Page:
Feeds

Time Warner moots billing based on bandwidth usage

Worth watching

Security for virtualized datacentres

Time Warner Cable is experimenting with a high-speed internet service that would bill customers based on the amount of bandwidth they consume rather than by flat fee.

The trial is somewhat modest, at least at first. It will begin later this year and is limited to subscribers in Beaumont, Texas, according to Reuters. It is part of strategy to reduce network congestion at Time Warner, the No. 2 cable provider in the US.

Caps and other limitations on network traffic has become a hot button issue over the past few years. Comcast has emerged as the poster child for critics after subscribers complained of Kafka-esque usage caps on the amount of bandwidth they can consume. Comcast also stands accused of terminating customers' BitTorrent sessions, a claim the cable operator steadfastly denies.

Time Warner's foray has already been greeted with skepticism. Bandwidth has come to be viewed with the same sense of entitlement as air and water, and any move to change that isn't likely to be viewed favorably by advocates of net neutrality, who might argue that the tiered billing will penalize people who use bandwidth hogging streaming services or voice over internet protocol applications.

Aside from those issues, it's still not clear if this is simply a ploy by Time Warner to grab more money by charging its most active users higher fees. It will be interesting to know if the provider will discount the rates of subscribers whose usage is relatively modest.

To give Time Warner its due, the operator says that five per cent of its users consume more than half its bandwidth. Assuming that's true, a tiered billing system that, unlike Comcast, clearly lays out the usage caps would be one way for service providers to cope with the growing appetite for bandwidth. We're not sure this experiment is noble, but it's worth watching. ®

Secure remote control for conventional and virtual desktops

More from The Register

next story
Phones 4u slips into administration after EE cuts ties with Brit mobe retailer
More than 5,500 jobs could be axed if rescue mission fails
'Serious flaws in the Vertigan report' says broadband boffin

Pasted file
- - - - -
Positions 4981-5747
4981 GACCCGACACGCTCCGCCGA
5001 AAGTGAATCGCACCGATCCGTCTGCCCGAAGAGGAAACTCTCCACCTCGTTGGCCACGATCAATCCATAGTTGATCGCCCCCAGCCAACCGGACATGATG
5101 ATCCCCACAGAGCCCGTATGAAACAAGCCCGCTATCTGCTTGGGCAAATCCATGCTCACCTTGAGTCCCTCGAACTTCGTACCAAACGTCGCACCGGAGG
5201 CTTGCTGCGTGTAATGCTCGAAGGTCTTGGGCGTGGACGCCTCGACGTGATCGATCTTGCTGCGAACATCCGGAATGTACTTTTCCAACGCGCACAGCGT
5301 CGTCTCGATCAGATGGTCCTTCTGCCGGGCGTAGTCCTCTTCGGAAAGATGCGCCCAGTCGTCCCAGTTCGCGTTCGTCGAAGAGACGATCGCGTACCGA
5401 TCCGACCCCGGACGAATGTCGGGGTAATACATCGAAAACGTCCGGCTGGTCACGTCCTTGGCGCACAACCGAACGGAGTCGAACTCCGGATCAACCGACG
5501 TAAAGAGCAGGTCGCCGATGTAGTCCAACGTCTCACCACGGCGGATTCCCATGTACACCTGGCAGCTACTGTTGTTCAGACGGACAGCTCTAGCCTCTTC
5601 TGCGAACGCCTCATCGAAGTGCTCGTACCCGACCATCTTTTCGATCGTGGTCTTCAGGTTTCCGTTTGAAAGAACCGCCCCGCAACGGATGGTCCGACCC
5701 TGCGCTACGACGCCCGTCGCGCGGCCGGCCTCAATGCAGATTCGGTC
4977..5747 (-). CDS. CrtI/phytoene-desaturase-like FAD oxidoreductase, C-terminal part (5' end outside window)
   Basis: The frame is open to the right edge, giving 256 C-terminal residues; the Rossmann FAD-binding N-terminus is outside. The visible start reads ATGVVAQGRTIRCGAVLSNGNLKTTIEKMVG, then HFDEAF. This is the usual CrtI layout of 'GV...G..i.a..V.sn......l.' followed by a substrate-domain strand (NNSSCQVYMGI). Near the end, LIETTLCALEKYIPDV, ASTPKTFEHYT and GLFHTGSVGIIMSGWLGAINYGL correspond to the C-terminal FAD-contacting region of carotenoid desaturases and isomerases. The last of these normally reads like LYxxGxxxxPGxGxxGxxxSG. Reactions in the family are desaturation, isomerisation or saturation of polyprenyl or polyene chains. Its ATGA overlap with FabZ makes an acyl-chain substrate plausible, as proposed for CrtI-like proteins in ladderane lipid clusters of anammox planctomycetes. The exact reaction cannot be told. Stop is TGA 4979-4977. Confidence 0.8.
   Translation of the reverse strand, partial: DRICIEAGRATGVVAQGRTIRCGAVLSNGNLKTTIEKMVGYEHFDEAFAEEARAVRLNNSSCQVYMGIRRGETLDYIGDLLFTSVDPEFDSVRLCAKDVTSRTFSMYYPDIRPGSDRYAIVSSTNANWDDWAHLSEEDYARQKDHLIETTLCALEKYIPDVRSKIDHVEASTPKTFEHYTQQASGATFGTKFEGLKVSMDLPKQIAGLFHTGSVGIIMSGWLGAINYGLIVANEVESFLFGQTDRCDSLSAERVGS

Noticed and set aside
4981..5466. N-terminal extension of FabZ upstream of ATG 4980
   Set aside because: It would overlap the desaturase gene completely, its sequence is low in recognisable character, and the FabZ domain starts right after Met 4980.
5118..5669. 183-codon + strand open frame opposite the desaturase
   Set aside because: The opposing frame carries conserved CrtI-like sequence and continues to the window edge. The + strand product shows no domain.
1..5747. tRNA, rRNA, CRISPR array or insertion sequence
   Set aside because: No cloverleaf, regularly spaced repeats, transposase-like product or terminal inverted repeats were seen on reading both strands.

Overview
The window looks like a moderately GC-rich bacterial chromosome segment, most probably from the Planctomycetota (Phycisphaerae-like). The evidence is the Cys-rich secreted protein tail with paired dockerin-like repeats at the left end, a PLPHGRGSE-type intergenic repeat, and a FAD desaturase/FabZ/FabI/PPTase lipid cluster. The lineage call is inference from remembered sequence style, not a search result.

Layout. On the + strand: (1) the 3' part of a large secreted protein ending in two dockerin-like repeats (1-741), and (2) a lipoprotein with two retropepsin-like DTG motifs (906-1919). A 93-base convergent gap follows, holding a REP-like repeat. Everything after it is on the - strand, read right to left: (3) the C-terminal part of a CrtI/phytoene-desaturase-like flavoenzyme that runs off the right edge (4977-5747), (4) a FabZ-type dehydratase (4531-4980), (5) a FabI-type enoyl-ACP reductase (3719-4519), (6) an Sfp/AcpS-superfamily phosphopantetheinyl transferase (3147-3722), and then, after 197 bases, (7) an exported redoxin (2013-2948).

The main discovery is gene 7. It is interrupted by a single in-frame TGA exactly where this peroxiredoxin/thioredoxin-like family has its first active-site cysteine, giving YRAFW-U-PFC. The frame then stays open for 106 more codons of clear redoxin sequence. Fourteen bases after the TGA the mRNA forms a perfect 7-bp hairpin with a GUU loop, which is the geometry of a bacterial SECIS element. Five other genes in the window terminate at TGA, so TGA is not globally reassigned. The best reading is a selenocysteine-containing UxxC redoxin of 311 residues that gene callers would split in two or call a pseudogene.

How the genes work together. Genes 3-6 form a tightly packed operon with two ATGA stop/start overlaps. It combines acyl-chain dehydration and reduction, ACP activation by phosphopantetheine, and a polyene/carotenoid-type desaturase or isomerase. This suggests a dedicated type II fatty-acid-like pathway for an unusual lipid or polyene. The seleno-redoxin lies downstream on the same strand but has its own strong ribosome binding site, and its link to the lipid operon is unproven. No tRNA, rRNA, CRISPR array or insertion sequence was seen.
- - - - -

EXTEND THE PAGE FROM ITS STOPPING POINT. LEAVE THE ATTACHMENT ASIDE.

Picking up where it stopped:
Report 'fails reality test' , is 'simply wrong' and offers ''convenient' justification for FTTN says Rod Tucker
This flashlight app requires: Your contacts list, identity, access to your camera...
Who us, dodgy? Vast majority of mobile apps fail privacy test
Apple Watch will CONQUER smartwatch world – analysts
After Applelocalypse, other wristputers will get stuck in
Shades of Mannesmann: Vodafone should buy T-Mobile US
Biting the bullet would let Blighty-based biz flip the bird at AT&T
Drag queens: Oh, don't be so bitchy, Facebook! Let us use our stage names
Handbags at dawn over free content ad network's ID policy
Blockbuster book lays out the first 20 years of the Smartphone Wars
Symbian's David Wood bares all. Not for the faint hearted
prev story

Whitepapers

Providing a secure and efficient Helpdesk
A single remote control platform for user support is be key to providing an efficient helpdesk. Retain full control over the way in which screen and keystroke data is transmitted.
Top 5 reasons to deploy VMware with Tegile
Data demand and the rise of virtualization is challenging IT teams to deliver storage performance, scalability and capacity that can keep up, while maximizing efficiency.
Reg Reader Research: SaaS based Email and Office Productivity Tools
Read this Reg reader report which provides advice and guidance for SMBs towards the use of SaaS based email and Office productivity tools.
Security for virtualized datacentres
Legacy security solutions are inefficient due to the architectural differences between physical and virtual environments.
Secure remote control for conventional and virtual desktops
Balancing user privacy and privileged access, in accordance with compliance frameworks and legislation. Evaluating any potential remote control choice.